ciBinomN {EnvStats} | R Documentation |

## Sample Size for Specified Half-Width of Confidence Interval for Binomial Proportion or Difference Between Two Proportions

### Description

Compute the sample size necessary to achieve a specified half-width of a confidence interval for a binomial proportion or the difference between two proportions, given the estimated proportion(s), and confidence level.

### Usage

```
ciBinomN(half.width, p.hat.or.p1.hat = 0.5, p2.hat = 0.4,
conf.level = 0.95, sample.type = "one.sample", ratio = 1,
ci.method = "score", correct = TRUE, warn = TRUE,
n.or.n1.min = 2, n.or.n1.max = 10000,
tol.half.width = 5e-04, tol.p.hat = 5e-04,
tol = 1e-7, maxiter = 1000)
```

### Arguments

`half.width` |
numeric vector of (positive) half-widths.
Missing ( |

`p.hat.or.p1.hat` |
numeric vector of estimated proportions. |

`p2.hat` |
numeric vector of estimated proportions for group 2.
This argument is ignored when |

`conf.level` |
numeric vector of numbers between 0 and 1 indicating the confidence level associated with
the confidence interval(s). The default value is |

`sample.type` |
character string indicating whether this is a one-sample or two-sample confidence interval. |

`ratio` |
numeric vector indicating the ratio of sample size in group 2 to
sample size in group 1 ( |

`ci.method` |
character string indicating which method to use to construct the confidence interval. Possible values are: -
`"score"` (the default), -
`"exact"` , -
`"adjusted Wald"` and, -
`"Wald"` (the`"Wald"` method is**never**recommended but is included for historical purposes).
The exact method is only available for the one-sample case, i.e., when |

`correct` |
logical scalar indicating whether to use the continuity correction when |

`warn` |
logical scalar indicating whether to issue a warning when |

`n.or.n1.min` |
integer indicating the minimum allowed value for |

`n.or.n1.max` |
integer indicating the maximum allowed value for |

`tol.half.width` |
numeric scalar indicating the tolerance to use for the half width for
the search algorithm. The sample sizes are computed so that the actual
half width is less than or equal to |

`tol.p.hat` |
numeric scalar indicating the tolerance to use for the estimated
proportion(s) for the search algorithm.
For the one-sample case, the sample sizes are computed so that
the absolute value of the difference between the user supplied
value of |

`tol` |
positive scalar indicating the tolerance to use for the search algorithm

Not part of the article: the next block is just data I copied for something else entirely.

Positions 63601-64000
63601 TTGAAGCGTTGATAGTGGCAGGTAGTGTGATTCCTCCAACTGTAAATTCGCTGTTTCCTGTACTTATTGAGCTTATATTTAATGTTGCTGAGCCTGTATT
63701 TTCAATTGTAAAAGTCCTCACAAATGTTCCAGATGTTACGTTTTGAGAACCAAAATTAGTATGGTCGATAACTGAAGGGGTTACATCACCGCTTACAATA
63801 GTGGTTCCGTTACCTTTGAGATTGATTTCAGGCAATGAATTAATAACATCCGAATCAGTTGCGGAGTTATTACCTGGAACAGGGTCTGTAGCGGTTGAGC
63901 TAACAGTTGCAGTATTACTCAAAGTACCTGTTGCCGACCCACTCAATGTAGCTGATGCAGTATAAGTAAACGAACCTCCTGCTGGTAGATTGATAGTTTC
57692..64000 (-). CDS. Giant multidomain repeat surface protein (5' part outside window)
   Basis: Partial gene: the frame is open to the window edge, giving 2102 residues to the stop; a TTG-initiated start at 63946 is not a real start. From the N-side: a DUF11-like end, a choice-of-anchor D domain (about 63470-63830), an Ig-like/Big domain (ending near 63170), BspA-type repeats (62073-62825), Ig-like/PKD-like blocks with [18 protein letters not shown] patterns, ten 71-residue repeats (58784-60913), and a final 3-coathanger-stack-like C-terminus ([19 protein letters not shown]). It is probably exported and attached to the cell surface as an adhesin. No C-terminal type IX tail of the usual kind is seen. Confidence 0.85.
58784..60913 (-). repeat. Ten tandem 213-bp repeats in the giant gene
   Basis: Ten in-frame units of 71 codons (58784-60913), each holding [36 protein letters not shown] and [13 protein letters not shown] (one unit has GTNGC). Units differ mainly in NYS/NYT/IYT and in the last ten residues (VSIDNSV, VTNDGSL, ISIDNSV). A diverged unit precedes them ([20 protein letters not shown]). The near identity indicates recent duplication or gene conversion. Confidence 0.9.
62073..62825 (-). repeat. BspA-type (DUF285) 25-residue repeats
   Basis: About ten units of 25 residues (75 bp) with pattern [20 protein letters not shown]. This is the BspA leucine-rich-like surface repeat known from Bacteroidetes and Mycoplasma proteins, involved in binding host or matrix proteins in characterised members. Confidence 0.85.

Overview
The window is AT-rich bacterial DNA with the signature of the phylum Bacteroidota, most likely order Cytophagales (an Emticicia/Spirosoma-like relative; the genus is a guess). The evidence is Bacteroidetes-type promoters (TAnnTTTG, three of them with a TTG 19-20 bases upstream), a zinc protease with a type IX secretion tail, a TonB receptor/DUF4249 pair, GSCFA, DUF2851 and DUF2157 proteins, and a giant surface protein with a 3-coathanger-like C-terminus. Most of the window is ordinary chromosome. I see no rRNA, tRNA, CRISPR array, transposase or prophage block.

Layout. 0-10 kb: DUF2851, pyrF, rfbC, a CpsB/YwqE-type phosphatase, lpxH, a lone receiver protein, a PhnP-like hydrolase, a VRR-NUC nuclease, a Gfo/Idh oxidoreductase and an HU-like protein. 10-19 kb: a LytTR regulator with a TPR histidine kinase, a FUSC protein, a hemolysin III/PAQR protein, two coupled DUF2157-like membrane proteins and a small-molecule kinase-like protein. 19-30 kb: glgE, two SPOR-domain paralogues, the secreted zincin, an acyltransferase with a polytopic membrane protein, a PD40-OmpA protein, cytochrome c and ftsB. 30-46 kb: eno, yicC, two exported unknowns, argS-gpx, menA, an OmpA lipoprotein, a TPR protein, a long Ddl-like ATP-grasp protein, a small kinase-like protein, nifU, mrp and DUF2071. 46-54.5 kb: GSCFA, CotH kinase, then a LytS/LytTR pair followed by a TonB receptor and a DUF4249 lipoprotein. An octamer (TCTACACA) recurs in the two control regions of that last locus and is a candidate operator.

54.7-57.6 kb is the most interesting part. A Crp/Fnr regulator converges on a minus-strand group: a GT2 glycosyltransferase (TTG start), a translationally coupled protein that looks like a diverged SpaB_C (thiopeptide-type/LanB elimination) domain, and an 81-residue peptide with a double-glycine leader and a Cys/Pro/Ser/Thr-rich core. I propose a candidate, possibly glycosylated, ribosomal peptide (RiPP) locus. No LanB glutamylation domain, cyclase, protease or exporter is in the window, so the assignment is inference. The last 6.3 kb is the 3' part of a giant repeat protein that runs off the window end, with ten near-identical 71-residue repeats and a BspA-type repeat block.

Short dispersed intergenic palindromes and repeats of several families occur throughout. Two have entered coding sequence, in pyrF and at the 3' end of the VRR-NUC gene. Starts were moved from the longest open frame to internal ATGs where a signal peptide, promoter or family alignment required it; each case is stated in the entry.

(passed to |

`maxiter` |
integer indicating the maximum number of iterations to use for
the search algorithm (passed to |

### Details

If the arguments `half.width`

, `p.hat.or.p1.hat`

, `p2.hat`

,
`conf.level`

and `ratio`

are not all the same length, they are
replicated to be the same length as the length of the longest argument.

For the one-sample case, the arguments `p.hat.or.p1.hat`

, `tol.p.hat`

,
`half.width`

, and

`tol.half.width`

must satisfy:

`(p.hat.or.p1.hat + tol.p.hat + half.width + tol.half.width) <= 1`

,

and

`(p.hat.or.p1.hat - tol.p.hat - half.width - tol.half.width) >= 0`

.

For the two-sample case, the arguments `p.hat.or.p1.hat`

, `p2.hat`

,
`tol.p.hat`

,

`half.width`

, and `tol.half.width`

must satisfy:

`((p.hat.or.p1.hat + tol.p.hat) - (p2.hat - tol.p.hat) + half.width + tol.half.width) <= 1`

, and

`((p.hat.or.p1.hat - tol.p.hat) - (p2.hat + tol.p.hat) - half.width - tol.half.width) >= -1`

.

The function `ciBinomN`

uses the search algorithm in the
function `uniroot`

to call the function
`ciBinomHalfWidth`

to find the values of
`n`

(`sample.type="one.sample"`

) or
`n_1`

and `n_2`

(`sample.type="two.sample"`

) that satisfy the requirements for the half-width,
estimated proportions, and confidence level. See the Details section of the help file for
`ciBinomHalfWidth`

for more information.

### Value

a list with information about the sample sizes, estimated proportions, and half-widths.

**One-Sample Case ( sample.type="one.sample")**.

When

`sample.type="one.sample"`

, the function `ciBinomN`

returns a list with these components:
`n` |
the sample size(s) associated with the confidence interval(s) |

`p.hat` |
the estimated proportion(s) |

`half.width` |
the half-width(s) of the confidence interval(s) |

`method` |
the method used to construct the confidence interval(s) |

**Two-Sample Case ( sample.type="two.sample")**.

When

`sample.type="two.sample"`

, the function `ciBinomN`

returns a list with these components:
`n1` |
the sample size(s) for group 1 associated with the confidence interval(s) |

`n2` |
the sample size(s) for group 2 associated with the confidence interval(s) |

`p1.hat` |
the estimated proportion(s) for group 1 |

`p2.hat` |
the estimated proportion(s) for group 2 |

`half.width` |
the half-width(s) of the confidence interval(s) |

`method` |
the method used to construct the confidence interval(s) |

### Note

The binomial distribution is used to model processes with binary
(Yes-No, Success-Failure, Heads-Tails, etc.) outcomes. It is assumed that the outcome of any
one trial is independent of any other trial, and that the probability of “success”, `p`

,
is the same on each trial. A binomial discrete random variable `X`

is the number of
“successes” in `n`

independent trials. A special case of the binomial distribution
occurs when `n=1`

, in which case `X`

is also called a Bernoulli random variable.

In the context of environmental statistics, the binomial distribution is sometimes used to model
the proportion of times a chemical concentration exceeds a set standard in a given period of time
(e.g., Gilbert, 1987, p.143), or to compare the proportion of detects in a compliance well vs. a
background well (e.g., USEPA, 1989b, Chapter 8, p.3-7). (However, USEPA 2009, p.8-27
recommends using the Wilcoxon rank sum test (`wilcox.test`

) instead of
comparing proportions.)

In the course of designing a sampling program, an environmental scientist may wish to determine